Previews | THEATRE

REVIVAL WAITING FOR GODOT Royal Lyceum Theatre, Edinburgh, Fri 18 Sep–Sat 10 Oct

If 50 really is the new 40, then life surely begins now for Edinburgh’s prestigious Royal Lyceum Theatre, celebrating its half century in grand style with two of Scotland’s best loved actors teaming up to bring back Samuel Beckett’s celebrated tragi-comedy Waiting for Godot. Lyceum founding member Brian Cox and Bill Paterson will be donning the white pan stick to play Vladimir and Estragon, the hapless, cypher-like down and outs whose philosophical meanderings are as sharply relevant today as when Beckett first brought them to the stage over 60 years ago. Outgoing artistic director Mark Thomson believes that the play’s enduring appeal lies in the timeless complexities and enigmas of Beckett’s text. ‘The play never becomes outdated because it never belonged to any place and time,’ he argues. ‘Its ideas, playfulness and bleakness have been around since “the dawn of’’ and will hang around as long as we’re here. I don’t think Godot or Beckett was part of any “Theatre of the Absurd”. I’m not so arrogant or stupid to reduce a marvellously funny, dark and complex slice of theatre art by presuming to know its secrets.’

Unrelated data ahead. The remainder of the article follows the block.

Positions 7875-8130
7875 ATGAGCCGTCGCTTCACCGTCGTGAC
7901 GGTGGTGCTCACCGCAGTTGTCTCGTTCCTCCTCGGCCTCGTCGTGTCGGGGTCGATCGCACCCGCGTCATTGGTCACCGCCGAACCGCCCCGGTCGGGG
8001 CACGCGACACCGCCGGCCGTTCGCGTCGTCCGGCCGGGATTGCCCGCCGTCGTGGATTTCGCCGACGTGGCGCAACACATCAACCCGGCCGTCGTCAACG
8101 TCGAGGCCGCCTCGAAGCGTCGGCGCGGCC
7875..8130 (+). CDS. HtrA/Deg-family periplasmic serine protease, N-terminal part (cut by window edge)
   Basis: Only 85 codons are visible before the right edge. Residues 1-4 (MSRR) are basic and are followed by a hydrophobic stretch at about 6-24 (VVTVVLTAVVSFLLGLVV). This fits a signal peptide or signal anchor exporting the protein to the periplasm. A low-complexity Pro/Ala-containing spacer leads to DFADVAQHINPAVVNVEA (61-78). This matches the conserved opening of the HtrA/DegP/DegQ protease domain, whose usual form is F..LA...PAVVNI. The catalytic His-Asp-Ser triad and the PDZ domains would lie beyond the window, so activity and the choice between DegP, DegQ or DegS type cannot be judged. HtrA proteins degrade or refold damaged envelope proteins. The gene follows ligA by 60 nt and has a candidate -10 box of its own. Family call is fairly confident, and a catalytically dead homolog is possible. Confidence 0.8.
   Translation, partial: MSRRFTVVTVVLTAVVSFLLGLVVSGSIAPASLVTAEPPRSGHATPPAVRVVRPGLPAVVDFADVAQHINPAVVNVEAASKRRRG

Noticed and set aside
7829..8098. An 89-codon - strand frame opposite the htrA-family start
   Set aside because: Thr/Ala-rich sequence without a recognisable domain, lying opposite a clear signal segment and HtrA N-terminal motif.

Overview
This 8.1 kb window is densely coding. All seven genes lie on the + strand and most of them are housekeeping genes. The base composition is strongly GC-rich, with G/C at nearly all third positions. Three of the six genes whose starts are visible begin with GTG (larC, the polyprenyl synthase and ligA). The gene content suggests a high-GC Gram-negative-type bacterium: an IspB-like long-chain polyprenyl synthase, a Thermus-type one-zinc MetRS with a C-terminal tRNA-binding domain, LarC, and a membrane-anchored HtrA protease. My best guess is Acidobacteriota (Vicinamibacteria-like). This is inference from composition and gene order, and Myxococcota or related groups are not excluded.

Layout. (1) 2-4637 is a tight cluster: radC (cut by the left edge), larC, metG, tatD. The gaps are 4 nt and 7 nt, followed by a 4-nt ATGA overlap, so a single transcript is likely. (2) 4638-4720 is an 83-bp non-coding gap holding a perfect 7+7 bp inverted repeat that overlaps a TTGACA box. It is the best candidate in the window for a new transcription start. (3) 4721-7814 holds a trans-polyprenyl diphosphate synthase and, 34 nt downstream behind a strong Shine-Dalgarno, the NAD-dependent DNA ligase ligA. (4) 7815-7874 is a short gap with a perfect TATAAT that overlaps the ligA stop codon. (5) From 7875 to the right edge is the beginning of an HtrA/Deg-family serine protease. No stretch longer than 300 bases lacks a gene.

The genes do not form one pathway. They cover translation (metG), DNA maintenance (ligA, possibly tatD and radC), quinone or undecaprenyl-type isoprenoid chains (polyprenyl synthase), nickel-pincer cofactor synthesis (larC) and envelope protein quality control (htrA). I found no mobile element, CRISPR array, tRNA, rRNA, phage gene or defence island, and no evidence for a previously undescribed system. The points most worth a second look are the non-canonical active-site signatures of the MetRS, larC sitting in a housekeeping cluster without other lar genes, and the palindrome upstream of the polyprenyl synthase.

Thomson adds: ‘But there’s an overwhelming sense that we’re watching something which has its teeth buried deep in truth. Bill and Brian will find their Didi and Gogo through rehearsals and both they and the audience will find out the meaning of the play, here, now, maybe on any given night when they do it. They are extraordinary people as well as actors and this is what makes the prospect exciting, because they are these real people just as Johnny Bett’s Pozzo and Benny Young’s Lucky are.’ He continues: ‘It just happens to be that the poor buggers find

themselves on Beckett’s road, day to day, waiting for this guy called Godot. Wonder if he’ll come?’ (Lorna Irvine)

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FESTIVAL LUMINATE Various venues, Scotland-wide, Thu 1–Sat 31 Oct CLASSIC DRAMA ALL MY SONS King’s Theatre, Edinburgh, Tue 22–Sat 26 Sep

ADAPTATION BRAVE NEW WORLD King’s Theatre, Edinburgh, Tue 29 Sep–Sat 3 Oct

Theatre, unlike fickle fashion or the ‘yoof-chasing’ music industry, is not predominantly a young person’s game. With over-50s making up 18.5% of the British population, the stage is an ideal platform to bring voices of senior citizens to a wide audience. Luminate festival, which takes place across October, is dedicated to creating vivacious, thought-provoking theatre, film, workshops and performance featuring older people. In Donna Rutherford’s Broth, soup making